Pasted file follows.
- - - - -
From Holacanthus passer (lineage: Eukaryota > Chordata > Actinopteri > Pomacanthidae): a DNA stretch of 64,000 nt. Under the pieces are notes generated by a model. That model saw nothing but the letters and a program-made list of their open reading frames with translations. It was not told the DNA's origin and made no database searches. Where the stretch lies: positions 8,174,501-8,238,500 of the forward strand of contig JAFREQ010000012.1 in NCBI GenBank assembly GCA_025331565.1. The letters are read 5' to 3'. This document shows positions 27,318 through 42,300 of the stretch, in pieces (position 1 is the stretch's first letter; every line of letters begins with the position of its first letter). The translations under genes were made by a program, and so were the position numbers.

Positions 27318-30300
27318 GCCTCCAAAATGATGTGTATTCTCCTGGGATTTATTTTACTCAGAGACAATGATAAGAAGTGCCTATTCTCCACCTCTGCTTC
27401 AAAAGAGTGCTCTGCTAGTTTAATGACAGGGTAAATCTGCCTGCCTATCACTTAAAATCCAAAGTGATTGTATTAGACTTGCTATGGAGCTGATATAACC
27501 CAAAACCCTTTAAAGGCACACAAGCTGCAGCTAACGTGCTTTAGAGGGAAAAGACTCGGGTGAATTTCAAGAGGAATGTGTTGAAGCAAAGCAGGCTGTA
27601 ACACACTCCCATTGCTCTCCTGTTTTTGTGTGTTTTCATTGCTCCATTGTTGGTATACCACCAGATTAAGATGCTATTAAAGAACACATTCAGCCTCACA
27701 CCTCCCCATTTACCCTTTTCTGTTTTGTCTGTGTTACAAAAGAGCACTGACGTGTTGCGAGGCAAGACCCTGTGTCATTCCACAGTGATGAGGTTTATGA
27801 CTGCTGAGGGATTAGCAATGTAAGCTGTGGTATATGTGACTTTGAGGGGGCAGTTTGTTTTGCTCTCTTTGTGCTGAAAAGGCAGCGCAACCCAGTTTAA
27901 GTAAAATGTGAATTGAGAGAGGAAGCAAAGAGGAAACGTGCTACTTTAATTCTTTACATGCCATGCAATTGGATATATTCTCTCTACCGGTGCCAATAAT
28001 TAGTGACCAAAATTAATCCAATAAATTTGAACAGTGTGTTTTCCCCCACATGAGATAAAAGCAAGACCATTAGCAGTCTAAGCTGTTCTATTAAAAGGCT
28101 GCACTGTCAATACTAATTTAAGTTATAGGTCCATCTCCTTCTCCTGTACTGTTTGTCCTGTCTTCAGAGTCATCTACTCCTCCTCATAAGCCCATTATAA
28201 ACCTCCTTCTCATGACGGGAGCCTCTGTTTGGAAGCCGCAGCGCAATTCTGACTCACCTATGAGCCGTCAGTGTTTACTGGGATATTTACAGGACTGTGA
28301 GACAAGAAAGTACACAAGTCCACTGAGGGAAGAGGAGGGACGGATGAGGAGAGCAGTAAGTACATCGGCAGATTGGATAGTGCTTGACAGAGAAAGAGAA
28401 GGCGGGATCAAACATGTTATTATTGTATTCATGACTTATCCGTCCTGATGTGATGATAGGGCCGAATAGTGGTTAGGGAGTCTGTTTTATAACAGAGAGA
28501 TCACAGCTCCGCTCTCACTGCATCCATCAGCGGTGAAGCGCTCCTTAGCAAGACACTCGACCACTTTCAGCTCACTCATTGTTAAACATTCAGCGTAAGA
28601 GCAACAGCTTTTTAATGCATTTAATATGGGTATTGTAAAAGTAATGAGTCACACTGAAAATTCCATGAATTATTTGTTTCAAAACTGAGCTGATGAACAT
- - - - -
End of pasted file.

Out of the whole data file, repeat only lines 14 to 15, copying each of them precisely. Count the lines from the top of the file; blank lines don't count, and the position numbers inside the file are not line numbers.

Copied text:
28401 GGCGGGATCAAACATGTTATTATTGTATTCATGACTTATCCGTCCTGATGTGATGATAGGGCCGAATAGTGGTTAGGGAGTCTGTTTTATAACAGAGAGA
28501 TCACAGCTCCGCTCTCACTGCATCCATCAGCGGTGAAGCGCTCCTTAGCAAGACACTCGACCACTTTCAGCTCACTCATTGTTAAACATTCAGCGTAAGA